People of color have been and will continue to be hit especially hard by extreme heat for a number of reasons, including that they are disproportionately represented in many outdoor occupations. More than 40 percent of U.S. outdoor workers identify as African American, Black, Hispanic or Latino, despite these groups comprising about 32 percent of the general population. Outdoor workers who identify as African American, Black, Hispanic or Latino risk losing an estimated $23.5 billion in annual earnings by midcentury if no action is taken to reduce global heat-trapping emissions. Migrant and undocumented workers may be further constrained in their ability to seek safety protections from dangerous heat due to the threat of employer retaliation, which could even result in deportation.
About 20 percent of the U.S. labor force works outdoors, with significant numbers of outdoor workers located in urban areas and outdoor workers comprising a larger share of the local economy in rural communities. These workers are largely unprotected as federal guidelines are only recommendations. In addition to the CDC guidelines, the U.S. Occupational Safety and Health Administration (OSHA) merely suggests that employers implement safety precautions when the heat index, or “feels like” temperature, exceeds 90 degrees Fahrenheit. Only two states—California and Washington—have permanent heat standards to protect outdoor workers.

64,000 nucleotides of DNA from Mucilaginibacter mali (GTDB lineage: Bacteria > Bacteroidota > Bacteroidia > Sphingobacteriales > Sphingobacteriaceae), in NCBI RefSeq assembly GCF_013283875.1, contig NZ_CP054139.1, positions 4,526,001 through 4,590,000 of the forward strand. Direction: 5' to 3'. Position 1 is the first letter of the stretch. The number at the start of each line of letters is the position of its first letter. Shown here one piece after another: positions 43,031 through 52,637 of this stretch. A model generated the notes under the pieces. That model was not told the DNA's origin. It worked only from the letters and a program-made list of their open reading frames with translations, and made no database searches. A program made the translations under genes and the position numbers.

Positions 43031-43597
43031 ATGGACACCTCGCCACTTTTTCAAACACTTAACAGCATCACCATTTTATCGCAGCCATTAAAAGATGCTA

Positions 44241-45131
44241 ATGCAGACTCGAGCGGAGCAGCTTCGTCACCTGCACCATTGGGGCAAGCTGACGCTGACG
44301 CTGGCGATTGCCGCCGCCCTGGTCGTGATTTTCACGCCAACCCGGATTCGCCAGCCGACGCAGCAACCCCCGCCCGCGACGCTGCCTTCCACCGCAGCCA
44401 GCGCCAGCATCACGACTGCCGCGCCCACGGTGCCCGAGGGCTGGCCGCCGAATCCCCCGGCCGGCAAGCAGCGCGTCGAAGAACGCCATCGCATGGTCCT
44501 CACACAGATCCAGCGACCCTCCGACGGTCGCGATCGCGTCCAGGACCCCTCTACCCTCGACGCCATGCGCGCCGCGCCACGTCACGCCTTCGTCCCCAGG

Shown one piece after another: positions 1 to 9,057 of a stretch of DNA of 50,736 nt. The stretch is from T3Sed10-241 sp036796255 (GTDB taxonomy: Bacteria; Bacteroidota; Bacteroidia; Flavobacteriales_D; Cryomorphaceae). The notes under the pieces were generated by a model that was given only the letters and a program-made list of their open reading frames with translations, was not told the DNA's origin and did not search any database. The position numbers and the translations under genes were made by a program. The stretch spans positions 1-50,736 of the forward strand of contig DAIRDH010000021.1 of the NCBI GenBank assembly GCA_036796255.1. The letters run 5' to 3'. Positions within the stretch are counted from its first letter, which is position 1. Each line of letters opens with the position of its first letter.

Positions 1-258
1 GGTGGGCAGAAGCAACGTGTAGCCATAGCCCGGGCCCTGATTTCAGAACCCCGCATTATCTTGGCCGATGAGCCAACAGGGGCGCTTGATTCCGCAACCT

UCS experts found that workers could stay safe and continue to work most days if their schedules were adjusted to coincide with cooler hours and their workloads were reduced to light levels. Coupling these strategies would ensure most workers would lose fewer than seven days of work per year on average by midcentury. Report authors caution, though, that there are practical limits to how much workloads and schedules can be adapted, so reducing global warming emissions remains essential for limiting the number of extreme heat days workers will experience.
The analysis advises the United States to limit future extreme heat by urgently contributing to global efforts to effectively constrain heat-trapping emissions, investing in just and equitable solutions that get us to net-zero emissions no later than 2050. It also recommends that all levels of government take action now to better protect the nation’s essential outdoor workers.
The report urges Congress to adopt the “Asunción Valdivia Heat Illness and Fatality Prevention Act of 2021,” legislation named in remembrance of a California farmworker who died from preventable heat stroke after picking grapes for 10 hours straight in triple-digit temperatures. The bill would direct OSHA to set protective standards—such as mandating that employers provide adequate hydration, shade and rest breaks—for outdoor workers regularly exposed to heat.
Other worker safety recommendations include requiring employers to create science-informed heat safety plans that would be enforced by OSHA; implementing heat safety monitoring and reporting requirements; providing multilingual training to supervisors and workers so they can better recognize and respond to the dangers of extreme heat; and ensuring workers have access to fair wages, affordable health care, cool housing, and legal protections.
To view the report PDF, click here.
To use the interactive mapping tool, click here. The map, which becomes more detailed when you zoom in, allows you to learn more about outdoor workers’ exposure to extreme heat and the corresponding economic implications by county.
For all other materials, including state-specific press releases, corresponding blogs, a related “Got Science” podcast episode, and Spanish-language materials, click here.